Identify risk and assess risks identified against key business objectives

Each business line has to identify the operational risks arising from its products and activities. These risks can be identified from various sources including audit reports, actual loss experience and regulatory reviews. Once the risks are identified, they need to be assessed regarding their degree whether they are high, medium or low risk.

Identify controls for each identified risk

Each business line will then analyze their present processes for identifying the controls and document overall control environment.  For each risk identified above, controls need to be identified that are in place to mitigate that risk. The attributes for the controls are to be documented.

Assess controls

Once the controls are identified, an assessment has to be carried out and analyzed, to see whether the controls are working as intended. Self rating is designed to bring together all of the findings of the review and to provide senior management with concise feedback regarding the overall quality and status of the controls. The overall quality of the control environment for each business line must be rated as satisfactory, needs improvement or unsatisfactory.

Assess the remaining levels of risk after existing controls are applied. The process must also identify appropriate risk owners who have responsibility for managing specific risks. The risk owners are responsible and accountable for determining whether the level of residual risk is acceptable, or whether additional risk treatments are required.

Action in light of control lapses

Whenever control weaknesses are found to exist, they must be documented and be the subject of appropriate and prompt corrective action. Corrective strategies need to be developed and timelines to address the risk where the level of risk is not acceptable need to be set. The risk owner has responsibility for the action plans developed. Sufficient testing or other procedures must be performed to provide reasonable assurance that controls adequately address risks and are functioning as intended. The important components of the corrective action plan must include:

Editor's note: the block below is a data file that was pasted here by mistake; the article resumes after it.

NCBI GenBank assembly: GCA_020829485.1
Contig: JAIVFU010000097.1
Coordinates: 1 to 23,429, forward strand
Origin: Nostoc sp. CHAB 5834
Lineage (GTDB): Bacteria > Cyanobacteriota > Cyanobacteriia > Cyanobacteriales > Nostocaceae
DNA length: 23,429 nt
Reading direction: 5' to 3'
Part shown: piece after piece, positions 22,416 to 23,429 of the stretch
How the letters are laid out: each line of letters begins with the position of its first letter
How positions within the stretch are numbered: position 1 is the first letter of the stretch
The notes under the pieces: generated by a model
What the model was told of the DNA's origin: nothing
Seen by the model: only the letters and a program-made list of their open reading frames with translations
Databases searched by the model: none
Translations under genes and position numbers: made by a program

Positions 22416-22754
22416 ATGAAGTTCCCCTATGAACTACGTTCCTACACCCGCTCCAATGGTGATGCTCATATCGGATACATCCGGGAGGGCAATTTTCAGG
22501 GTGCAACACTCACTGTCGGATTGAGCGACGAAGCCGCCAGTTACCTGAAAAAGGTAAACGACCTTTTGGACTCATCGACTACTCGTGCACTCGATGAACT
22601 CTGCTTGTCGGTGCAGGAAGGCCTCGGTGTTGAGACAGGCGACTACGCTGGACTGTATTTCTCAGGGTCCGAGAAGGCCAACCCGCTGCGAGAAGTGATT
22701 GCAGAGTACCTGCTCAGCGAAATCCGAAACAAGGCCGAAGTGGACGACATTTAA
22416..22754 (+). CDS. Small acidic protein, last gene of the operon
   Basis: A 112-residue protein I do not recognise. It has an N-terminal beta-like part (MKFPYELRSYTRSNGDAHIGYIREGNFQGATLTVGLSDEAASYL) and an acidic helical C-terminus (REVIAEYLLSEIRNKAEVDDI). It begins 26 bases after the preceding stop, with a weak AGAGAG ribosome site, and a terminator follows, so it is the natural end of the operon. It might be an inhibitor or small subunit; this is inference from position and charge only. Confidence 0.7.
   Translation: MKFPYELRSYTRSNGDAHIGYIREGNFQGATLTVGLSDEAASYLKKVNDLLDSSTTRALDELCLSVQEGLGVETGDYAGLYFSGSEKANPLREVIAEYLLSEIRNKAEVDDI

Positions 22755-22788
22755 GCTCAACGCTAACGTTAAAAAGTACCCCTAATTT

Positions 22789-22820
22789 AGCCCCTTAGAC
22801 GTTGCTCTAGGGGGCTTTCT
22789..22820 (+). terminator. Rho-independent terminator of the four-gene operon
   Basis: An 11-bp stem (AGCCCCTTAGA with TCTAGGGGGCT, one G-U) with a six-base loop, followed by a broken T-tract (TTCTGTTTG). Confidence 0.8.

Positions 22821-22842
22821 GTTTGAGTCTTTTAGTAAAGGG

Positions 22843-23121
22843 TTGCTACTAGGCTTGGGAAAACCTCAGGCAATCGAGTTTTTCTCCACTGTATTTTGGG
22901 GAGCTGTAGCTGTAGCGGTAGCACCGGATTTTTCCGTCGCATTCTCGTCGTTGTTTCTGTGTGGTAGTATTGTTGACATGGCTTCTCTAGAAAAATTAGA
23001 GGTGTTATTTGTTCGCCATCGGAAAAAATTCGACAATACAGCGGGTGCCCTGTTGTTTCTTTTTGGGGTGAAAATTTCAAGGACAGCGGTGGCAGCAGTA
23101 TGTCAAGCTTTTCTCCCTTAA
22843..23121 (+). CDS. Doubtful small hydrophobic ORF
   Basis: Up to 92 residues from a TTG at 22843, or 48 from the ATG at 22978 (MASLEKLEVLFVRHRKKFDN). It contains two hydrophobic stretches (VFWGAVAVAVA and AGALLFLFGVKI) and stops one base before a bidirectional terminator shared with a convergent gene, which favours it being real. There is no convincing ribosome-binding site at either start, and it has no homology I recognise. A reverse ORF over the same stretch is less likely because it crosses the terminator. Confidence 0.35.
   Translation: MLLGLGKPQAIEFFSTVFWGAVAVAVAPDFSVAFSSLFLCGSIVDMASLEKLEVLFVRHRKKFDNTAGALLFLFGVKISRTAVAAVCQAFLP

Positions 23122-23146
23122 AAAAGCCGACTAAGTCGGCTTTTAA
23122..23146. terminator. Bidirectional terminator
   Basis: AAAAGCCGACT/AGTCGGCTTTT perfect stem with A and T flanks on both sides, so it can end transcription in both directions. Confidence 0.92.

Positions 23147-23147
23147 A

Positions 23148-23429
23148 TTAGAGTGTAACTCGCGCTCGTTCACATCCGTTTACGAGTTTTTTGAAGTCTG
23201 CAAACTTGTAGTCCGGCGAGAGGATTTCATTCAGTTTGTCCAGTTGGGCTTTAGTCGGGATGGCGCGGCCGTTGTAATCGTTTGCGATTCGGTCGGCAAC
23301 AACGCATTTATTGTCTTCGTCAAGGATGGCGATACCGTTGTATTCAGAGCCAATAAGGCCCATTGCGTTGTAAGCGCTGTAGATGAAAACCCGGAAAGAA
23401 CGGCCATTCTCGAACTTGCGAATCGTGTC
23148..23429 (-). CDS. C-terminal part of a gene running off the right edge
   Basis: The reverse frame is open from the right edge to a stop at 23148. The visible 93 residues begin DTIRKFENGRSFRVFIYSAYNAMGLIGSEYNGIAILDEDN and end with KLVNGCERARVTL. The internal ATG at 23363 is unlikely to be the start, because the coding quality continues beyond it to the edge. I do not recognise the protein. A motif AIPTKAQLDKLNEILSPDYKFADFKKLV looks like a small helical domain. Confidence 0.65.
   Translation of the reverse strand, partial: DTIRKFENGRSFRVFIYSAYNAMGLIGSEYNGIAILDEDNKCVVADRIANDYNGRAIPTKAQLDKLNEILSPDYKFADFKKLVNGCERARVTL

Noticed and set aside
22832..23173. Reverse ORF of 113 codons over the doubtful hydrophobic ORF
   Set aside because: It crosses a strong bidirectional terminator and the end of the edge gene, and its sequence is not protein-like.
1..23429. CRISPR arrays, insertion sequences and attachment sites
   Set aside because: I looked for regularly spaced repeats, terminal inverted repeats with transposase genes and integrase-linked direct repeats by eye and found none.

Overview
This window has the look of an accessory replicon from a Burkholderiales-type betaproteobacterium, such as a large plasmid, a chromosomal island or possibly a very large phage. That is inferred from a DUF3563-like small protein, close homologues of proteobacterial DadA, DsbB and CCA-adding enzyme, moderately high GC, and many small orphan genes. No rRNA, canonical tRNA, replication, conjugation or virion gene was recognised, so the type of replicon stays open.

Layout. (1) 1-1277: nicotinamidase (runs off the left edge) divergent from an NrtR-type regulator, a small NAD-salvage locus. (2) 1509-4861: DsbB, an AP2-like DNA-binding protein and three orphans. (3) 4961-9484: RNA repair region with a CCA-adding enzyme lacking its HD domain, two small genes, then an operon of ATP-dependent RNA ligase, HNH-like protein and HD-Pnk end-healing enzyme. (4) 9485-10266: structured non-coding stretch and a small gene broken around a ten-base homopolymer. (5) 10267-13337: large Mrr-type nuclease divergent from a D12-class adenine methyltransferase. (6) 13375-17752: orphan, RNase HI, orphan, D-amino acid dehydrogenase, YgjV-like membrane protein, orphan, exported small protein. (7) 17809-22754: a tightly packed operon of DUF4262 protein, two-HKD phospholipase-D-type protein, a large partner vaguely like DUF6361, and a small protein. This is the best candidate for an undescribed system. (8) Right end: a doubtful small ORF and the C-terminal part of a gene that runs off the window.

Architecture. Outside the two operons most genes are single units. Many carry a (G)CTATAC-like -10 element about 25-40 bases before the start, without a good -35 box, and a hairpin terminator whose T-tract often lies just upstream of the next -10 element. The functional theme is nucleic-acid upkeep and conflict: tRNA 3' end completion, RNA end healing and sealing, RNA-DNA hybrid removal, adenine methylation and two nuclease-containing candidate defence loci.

• Name of the business line.
  • Name of a responsible officer for the business line.
  • Date of test and test period covered.
  • Clear description of each control weakness.
  • Action plan to resolve the deficiency.
  • Target date for resolution that is both reasonable and achievable.
  • Rating of the issue severity.  

Monitor results

Corrective actions for a control weakness must be monitored until rectified by the responsible manager. Any slippage in meeting previously agreed target dates must be documented in the business line documentation.

The operational risk manager has to periodically monitor the RCSA, including results of testing and corrective action tracking. Evidence of this monitoring should be maintained.

Report results

RCSA results have to be incorporated into a quarterly operational risk report. High level information has to be sent to the board of directors and the senior management.

Also see An example for using Key Risk Indicator Loss Events and estimating operational risk capital and RCSA – A simplified case study and example